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Kean; or, The Prince and the Actor (1910)

Kean (original title)
The scenes are laid in London, in the year 1830. Kean, who is admired by all classes, both high and low, receives an invitation to a reception at the house of Count K. The reception is a ... See full summary »

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Cast

Credited cast:
...
Count Kofeld
Axel Boesen
Svend Cathala
Victor Fabian
Thilda Fønss ...
Anna Damby
Edward Jacobsen
Rigmor Jerichau
Otto Lagoni
Schiøler Linck ...
(as Valdemar Schiøler Linck)
Gustav Lund
...
Agnes Nyrop-Christensen ...
Countess (as Agnes Nyrop Christensen)
Lauritz Olsen
Charlotte Sannom
...
Stage Manager
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Storyline

The scenes are laid in London, in the year 1830. Kean, who is admired by all classes, both high and low, receives an invitation to a reception at the house of Count K. The reception is a gorgeous affair, and the scenes thrown on the screen are full of life and animation, and afford splendid scope for the fine photographic quality which is a distinguishing feature of this film. Among the guests is a prince of the period, a great admirer of Kean's genius, although a reckless and amorous courtier. Anna Damby, a popular actress, is also present, and the Countess of K. The former is secretly and deeply enamored of Kean, and the Countess also is fascinated by his charming personality. Anna is quick to observe that Kean has eyes only for the Countess. Following, we are shown Kean, the man of the masses. We find him in a low class inn, in the purlieus of the borough, amidst roystering companions. It is a christening party, and Kean is seen kissing the baby, to the great delight of his boon ... Written by Moving Picture World synopsis

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Genres:

Short | Drama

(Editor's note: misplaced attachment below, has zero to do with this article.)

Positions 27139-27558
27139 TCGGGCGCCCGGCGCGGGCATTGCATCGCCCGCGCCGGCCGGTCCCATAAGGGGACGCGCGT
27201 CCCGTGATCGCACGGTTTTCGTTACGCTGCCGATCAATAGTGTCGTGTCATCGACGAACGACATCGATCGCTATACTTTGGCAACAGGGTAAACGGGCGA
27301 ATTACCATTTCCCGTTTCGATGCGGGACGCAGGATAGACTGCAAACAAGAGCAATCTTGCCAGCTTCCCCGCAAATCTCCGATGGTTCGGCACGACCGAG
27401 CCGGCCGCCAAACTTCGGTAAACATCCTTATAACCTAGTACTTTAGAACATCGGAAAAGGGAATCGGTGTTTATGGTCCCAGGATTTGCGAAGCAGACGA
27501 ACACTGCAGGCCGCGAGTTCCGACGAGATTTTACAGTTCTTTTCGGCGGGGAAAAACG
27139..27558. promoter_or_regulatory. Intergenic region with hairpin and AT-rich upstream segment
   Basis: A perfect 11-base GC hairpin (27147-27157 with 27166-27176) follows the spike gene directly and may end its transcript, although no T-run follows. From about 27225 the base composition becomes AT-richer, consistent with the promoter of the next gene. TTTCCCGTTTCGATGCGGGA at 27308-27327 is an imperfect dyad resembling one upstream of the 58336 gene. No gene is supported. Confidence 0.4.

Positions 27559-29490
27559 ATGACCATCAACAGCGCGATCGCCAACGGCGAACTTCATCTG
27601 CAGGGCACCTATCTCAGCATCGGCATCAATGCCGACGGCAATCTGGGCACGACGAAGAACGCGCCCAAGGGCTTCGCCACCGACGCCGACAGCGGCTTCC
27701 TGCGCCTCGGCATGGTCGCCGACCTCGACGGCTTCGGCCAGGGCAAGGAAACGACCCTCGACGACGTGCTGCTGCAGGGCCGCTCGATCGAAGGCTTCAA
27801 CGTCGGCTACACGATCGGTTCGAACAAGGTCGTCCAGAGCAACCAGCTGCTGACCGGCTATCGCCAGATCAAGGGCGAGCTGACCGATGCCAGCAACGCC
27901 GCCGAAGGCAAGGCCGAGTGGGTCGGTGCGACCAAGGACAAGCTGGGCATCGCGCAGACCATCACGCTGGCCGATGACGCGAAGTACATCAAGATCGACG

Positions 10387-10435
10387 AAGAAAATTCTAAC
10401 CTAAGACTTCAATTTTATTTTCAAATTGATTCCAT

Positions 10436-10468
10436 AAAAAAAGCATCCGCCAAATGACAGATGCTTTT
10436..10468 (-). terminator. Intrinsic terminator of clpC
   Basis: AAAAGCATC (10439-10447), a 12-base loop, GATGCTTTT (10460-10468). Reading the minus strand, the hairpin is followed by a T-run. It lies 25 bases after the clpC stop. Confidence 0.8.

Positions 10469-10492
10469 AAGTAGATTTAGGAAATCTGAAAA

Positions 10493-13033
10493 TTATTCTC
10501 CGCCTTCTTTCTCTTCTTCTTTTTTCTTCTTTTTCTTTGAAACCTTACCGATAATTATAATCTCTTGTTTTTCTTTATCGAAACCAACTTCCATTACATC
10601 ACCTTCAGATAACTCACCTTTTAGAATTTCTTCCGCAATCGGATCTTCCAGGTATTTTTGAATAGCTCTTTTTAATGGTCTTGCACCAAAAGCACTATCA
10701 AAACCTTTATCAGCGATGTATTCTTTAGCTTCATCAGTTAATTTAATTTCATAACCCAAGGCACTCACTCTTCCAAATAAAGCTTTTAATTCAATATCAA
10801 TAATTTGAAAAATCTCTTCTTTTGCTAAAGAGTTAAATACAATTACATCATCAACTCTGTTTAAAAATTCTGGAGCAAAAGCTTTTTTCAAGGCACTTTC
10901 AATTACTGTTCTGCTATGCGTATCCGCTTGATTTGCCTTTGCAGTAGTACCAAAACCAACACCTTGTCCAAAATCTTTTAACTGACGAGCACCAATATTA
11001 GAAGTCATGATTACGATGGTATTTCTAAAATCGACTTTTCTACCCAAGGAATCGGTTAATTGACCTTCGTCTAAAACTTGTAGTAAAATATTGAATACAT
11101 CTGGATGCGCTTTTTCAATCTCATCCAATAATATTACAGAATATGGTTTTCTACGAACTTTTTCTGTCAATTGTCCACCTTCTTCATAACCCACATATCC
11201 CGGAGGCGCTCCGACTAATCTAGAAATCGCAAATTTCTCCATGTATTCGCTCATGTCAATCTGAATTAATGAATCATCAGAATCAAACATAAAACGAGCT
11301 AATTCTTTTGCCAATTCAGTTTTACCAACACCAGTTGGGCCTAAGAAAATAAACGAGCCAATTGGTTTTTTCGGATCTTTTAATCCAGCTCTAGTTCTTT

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Details

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Release Date:

26 November 1910 (USA)  »

Also Known As:

Kean; or, The Prince and the Actor  »

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Technical Specs

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Aspect Ratio:

1.33 : 1
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User Reviews

No manager will make a mistake if he includes this in his program
4 October 2015 | by See all my reviews

A sumptuous production of a sensational episode in the life of Kean, the famous actor, who once thrilled the audiences of Drury Lane with his genius, The representation of the inside of this famous theater has a historic value which should not be overlooked in considering the value of this film. The love story in which Kean and the prince share is plainly told, and there is a dramatic scene when Kean denounces the prince from the stage. Happily, however, the differences are patched up and the actor is brought to see that another woman is the better for him. The acting is to be commended. The climaxes arc worked up with unusual appreciation of the dramatic requirements, and the attention is held closely by the sympathetic interpretation of all the moods represented. No manager will make a mistake if he includes this in his program. - The Moving Picture World, December 10, 1910


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